# Numerical Methods Qualification Exam Problems and Solutions (University of Maryland)/Aug07 667

## Problem 4

 Consider the problem of solving a nonlinear system of ODE ${\displaystyle y'=f(t,y)\!\,}$ by an implicit method. The ${\displaystyle n\!\,}$-th step consists of solving for the unknown ${\displaystyle y\!\,}$ a non-linear algebraic system of the form ${\displaystyle y=\alpha hf(t_{n},y)+g_{n-1}\quad (1)\!\,}$ where ${\displaystyle g_{n-1}\in \mathbb {R} ^{n}\!\,}$ is known, ${\displaystyle \alpha >0\!\,}$ and ${\displaystyle h\!\,}$ is the stepsize. Let ${\displaystyle f\in C^{1}\!\,}$

## Problem 4a

 Write ${\displaystyle (1)\!\,}$ as a fixed point iteration and find conditions in ${\displaystyle h\!\,}$ and ${\displaystyle f(t_{n},y)\!\,}$ that local convergence for this iteration

ononon

## Solution 4a

### Fixed point iteration

Equation ${\displaystyle (1)\!\,}$ is conveniently in fixed point iteration form.

${\displaystyle y_{n}^{j+1}=\underbrace {\alpha hf(t_{n},y_{n}^{j})+g_{n-1}} _{\phi (y_{n}^{j})}\!\,}$

Notice that the right hand side is only a function of ${\displaystyle y_{n}^{j}\!\,}$ since ${\displaystyle \alpha ,h,t_{n},g_{n-1}\!\,}$ are fixed when solving for the fixed point ${\displaystyle y_{n}^{*}\!\,}$ where ${\displaystyle \phi (y_{n}^{*})=y_{n}^{*}\!\,}$

Also note that ${\displaystyle j\!\,}$ is the fixed point iteration index.

### Conditions for local convergence

The fixed point iteration will converge when the norm of the Jacobian of ${\displaystyle \phi \!\,}$ is less than 1 i.e.

${\displaystyle \|D(\phi )\|<1\!\,}$

Since ${\displaystyle \|D(\phi )\|=\|\alpha hD(f)\|\!\,}$, we equivalently have the condition

${\displaystyle \|D(f)\|<{\frac {1}{\alpha h}}\!\,}$

## Problem 4b

 Write the Newton iteration for ${\displaystyle (1)\!\,}$ and give conditions on ${\displaystyle h\!\,}$ and ${\displaystyle f(t_{n},y)\!\,}$ that guarantee local convergence for this iteration. State precise additional assumptions on ${\displaystyle f\!\,}$ that guarantee quadratic convergence

## Solution 4b

### Newton iteration

The Newton iteration solves ${\displaystyle \psi (y)=0\!\,}$ and the iteration is given by

${\displaystyle y_{i+1}=y_{i}-D(\psi (y_{i}))^{-1}\psi (y_{i})\!\,}$

Let ${\displaystyle \psi (y)=y-\phi (y)\!\,}$

### Conditions for local convergence

If ${\displaystyle D(\psi (y))^{-1}\!\,}$ exists, i.e. ${\displaystyle D(\psi (y))\!\,}$ is invertible or equivalently non-singular, then local convergence is guaranteed.

Note that

${\displaystyle D(\psi (y))=I-D(\phi (y))\!\,}$

If ${\displaystyle D(\psi (y))\!\,}$ is Lipschitz, then we have quadratic convergence and ${\displaystyle \psi (y)\!\,}$ is twice continuously differentiable in a neighborhood of the root

## Problem 5

 This problem is about choosing between a specific single-step and a specific multi-step methods for solving ODE: ${\displaystyle y'=f(t,y)\!\,}$

## Problem 5a

 Write the trapezoid method, define its local truncation error and estimate it.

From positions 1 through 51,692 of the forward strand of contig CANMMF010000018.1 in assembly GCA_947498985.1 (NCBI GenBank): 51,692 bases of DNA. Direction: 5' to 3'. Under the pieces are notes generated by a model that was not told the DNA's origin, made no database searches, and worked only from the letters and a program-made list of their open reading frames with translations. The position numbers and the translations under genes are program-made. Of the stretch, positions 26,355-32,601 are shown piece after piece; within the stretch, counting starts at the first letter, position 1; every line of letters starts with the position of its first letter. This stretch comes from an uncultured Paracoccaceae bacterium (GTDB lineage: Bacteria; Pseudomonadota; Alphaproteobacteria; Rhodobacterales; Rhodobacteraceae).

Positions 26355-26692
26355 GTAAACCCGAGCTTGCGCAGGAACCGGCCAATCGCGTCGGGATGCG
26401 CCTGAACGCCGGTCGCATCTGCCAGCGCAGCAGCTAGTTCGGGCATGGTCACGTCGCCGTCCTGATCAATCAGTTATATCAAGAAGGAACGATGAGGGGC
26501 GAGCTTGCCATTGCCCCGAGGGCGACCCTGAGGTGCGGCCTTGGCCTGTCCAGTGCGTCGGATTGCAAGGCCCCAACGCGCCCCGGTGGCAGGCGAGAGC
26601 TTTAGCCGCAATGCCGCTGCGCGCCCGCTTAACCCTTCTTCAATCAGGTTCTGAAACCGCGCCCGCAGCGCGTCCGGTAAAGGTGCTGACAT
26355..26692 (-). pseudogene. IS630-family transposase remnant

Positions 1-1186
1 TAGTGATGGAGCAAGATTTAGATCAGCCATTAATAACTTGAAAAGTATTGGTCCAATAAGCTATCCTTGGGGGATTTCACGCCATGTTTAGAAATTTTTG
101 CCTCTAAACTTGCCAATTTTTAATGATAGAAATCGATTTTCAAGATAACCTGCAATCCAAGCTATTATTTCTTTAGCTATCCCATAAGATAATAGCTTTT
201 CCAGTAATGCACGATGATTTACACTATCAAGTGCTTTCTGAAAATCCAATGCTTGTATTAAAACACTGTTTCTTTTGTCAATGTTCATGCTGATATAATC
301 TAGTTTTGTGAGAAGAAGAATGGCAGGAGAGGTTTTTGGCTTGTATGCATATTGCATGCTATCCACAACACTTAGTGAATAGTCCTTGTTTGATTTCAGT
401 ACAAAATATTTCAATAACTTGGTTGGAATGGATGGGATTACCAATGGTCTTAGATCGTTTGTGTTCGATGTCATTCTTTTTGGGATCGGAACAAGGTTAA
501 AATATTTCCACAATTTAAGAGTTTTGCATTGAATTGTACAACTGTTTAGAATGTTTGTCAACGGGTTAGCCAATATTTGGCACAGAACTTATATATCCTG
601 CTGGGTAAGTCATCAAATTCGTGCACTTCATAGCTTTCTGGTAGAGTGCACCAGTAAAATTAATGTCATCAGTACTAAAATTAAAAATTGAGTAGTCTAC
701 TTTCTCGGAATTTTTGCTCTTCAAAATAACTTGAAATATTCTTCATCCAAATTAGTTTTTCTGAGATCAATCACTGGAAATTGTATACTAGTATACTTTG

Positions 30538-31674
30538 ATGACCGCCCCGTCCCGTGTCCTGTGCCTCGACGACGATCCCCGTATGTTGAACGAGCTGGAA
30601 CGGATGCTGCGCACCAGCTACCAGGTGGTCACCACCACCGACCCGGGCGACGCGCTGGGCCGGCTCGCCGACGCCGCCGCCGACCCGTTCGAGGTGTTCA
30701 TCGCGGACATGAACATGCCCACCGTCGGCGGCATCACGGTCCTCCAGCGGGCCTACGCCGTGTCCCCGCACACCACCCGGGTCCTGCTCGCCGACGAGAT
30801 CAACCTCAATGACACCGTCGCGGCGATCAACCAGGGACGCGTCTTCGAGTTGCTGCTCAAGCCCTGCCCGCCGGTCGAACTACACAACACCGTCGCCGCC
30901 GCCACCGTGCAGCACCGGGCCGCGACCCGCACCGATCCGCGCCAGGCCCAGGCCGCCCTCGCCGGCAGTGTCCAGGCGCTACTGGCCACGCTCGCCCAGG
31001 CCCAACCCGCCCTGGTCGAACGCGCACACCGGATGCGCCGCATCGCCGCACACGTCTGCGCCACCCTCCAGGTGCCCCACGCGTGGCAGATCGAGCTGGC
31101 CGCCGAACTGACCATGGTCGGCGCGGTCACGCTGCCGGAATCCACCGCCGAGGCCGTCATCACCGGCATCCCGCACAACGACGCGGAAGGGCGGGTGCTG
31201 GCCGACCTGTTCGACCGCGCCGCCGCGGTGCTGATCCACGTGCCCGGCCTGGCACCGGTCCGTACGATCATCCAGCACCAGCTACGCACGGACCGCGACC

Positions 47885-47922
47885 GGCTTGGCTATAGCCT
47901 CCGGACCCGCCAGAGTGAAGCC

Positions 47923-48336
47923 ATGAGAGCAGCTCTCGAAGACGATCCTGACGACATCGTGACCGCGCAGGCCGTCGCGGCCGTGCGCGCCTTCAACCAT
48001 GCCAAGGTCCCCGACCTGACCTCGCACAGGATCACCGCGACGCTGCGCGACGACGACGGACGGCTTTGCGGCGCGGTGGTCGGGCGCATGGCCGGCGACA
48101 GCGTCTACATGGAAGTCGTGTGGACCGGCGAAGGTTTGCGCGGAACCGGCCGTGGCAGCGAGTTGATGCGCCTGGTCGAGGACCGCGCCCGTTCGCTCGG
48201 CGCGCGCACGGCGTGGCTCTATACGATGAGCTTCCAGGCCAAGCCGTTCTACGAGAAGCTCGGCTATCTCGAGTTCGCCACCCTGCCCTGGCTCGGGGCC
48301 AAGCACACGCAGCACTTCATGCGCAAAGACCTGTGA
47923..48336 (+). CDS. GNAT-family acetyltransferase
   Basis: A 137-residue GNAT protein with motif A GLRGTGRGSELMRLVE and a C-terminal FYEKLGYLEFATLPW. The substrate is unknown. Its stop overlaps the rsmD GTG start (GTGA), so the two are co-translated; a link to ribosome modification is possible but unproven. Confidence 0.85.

## Solution 5a

${\displaystyle y_{n+1}=y_{n}+{\tfrac {1}{2}}h{\big (}f(t_{n+1},y_{n+1})+f(t_{n},y_{n}){\big )}\!\,}$

### Define Local Truncation Error

The local truncation error is given as follows:

${\displaystyle {\mbox{error}}=(y(t_{n+1})-y(t_{n}))-{\tfrac {1}{2}}h{\big (}f(t_{n+1},y(t_{n+1}))+f(t_{n},y_{n}){\big )}\!\,}$

### Find Local Truncation Error Using Taylor Expansion

Note that ${\displaystyle y_{i}\approx y(t_{i})\!\,}$. The uniform step size is ${\displaystyle h\!\,}$. Hence,

${\displaystyle t_{i+1}=t_{i}+h\!\,}$

Therefore, the given equation may be written as

${\displaystyle y(t_{i}+h)-y(t_{i})\approx {\frac {1}{2}}h(y'(t_{i}+h)+y'(t_{n}))\!\,}$

#### Expand Left Hand Side

Expanding about ${\displaystyle t_{n}\!\,}$, we get

${\displaystyle {\begin{array}{|c|c|c|c|}{\mbox{Order}}&y(t_{n}+h)&-y(t_{n})&\Sigma \\\hline &&&\\0&y(t_{n})&-y(t_{n})&0\\&&&\\1&y'(t_{n})h&0&y'(t_{n})h\\&&&\\2&{\frac {1}{2!}}y''(t_{n})h^{2}&0&{\frac {1}{2}}y''(t_{n})h^{2}\\&&&\\3&{\frac {1}{3!}}y'''(t_{n})h^{3}&0&{\frac {1}{6}}y'''(t_{n})h^{3}\\&&&\\4&{\mathcal {O}}(h^{4})&0&{\mathcal {O}}(h^{4})\\&&&\\\hline \end{array}}}$

#### Expand Right Hand side

Also expanding about ${\displaystyle t_{n}\!\,}$ gives

${\displaystyle {\begin{array}{|c|c|c|c|}{\mbox{Order }}h&{\frac {1}{2}}hy'(t_{n}+h)&{\frac {1}{2}}hy'(t_{n})&\Sigma \\\hline &&&\\0&0&0&0\\&&&\\1&{\frac {1}{2}}h\cdot y'(t_{n})&{\frac {1}{2}}hy'(t_{n})&y'(t_{n})h\\&&&\\2&{\frac {1}{2}}h\cdot y''(t_{n})h&0&{\frac {1}{2}}y''(t_{n})h^{2}\\&&&\\3&{\frac {1}{2}}h\cdot {\frac {y'''}{2}}(t_{n})h^{2}&0&{\frac {y'''}{4}}(t_{n})h^{3}\\&&&\\4&{\mathcal {O}}(h^{4})&{\mathcal {O}}(h^{4})&{\mathcal {O}}(h^{4})\\\hline \end{array}}}$

### Calculate local truncation error

Since the order 3 terms of ${\displaystyle h\!\,}$ do not agree (${\displaystyle {\frac {y'''(t_{n})}{6}}h^{3}\neq {\frac {y'''(t_{n})}{4}}h^{3}\!\,}$), the error is of order ${\displaystyle h^{2}\!\,}$.

## Problem 5b

 Show that the truncation error for the following multistep method is of the same order as in (a): ${\displaystyle y_{n+1}=2y_{n}-y_{n-1}-hf(t_{n-1},y_{n-1})+hf(t_{n},y_{n})\!\,}$

## Solution 5b

We need to show that ${\displaystyle y(t_{n+1})-2y(t_{n})+y(t_{n-1})+hy'(t_{n-1})-hy'(t_{n})={\mathcal {O}}(h^{3})\!\,}$

Again, note that {\displaystyle {\begin{aligned}t_{n+1}&=t_{n}+h\\t_{n-1}&=t_{n}-h\end{aligned}}\!\,}

${\displaystyle {\begin{array}{|c|c|c|c|c|c|c|}{\mbox{Order of }}h&y(t_{n}+h)&-2y(t_{n})&y(t_{n}-h)&hy'(t_{n}-h)&-hy'(t_{n})&\Sigma \\\hline 0&y(t_{n})&-2y(t_{n})&y(t_{n})&0&0&0\\&&&&&&\\1&y'(t_{n})h&0&-y'(t_{n})h&y'(t_{n})h&-y'(t_{n})&0\\&&&&&&\\2&{\frac {1}{2}}y''(t_{n})h^{2}&0&{\frac {1}{2}}y''(t_{n})h^{2}&-y''(t_{n})h^{2}&0&0\\&&&&&&\\3&{\frac {1}{6}}y'''(t_{n})h^{3}&0&-{\frac {1}{6}}y'''(t_{n})h^{3}&{\frac {1}{2}}y'''(t_{n})h^{3}&0&{\frac {1}{2}}y'''(t_{n})h^{3}\\&&&&&&\\\hline \end{array}}}$

So this method is also consistency order 2.

## Problem 5c

 What could be said about the global convergence rate for these two methods? Justify your conclusions for both methods.

## Solution 5c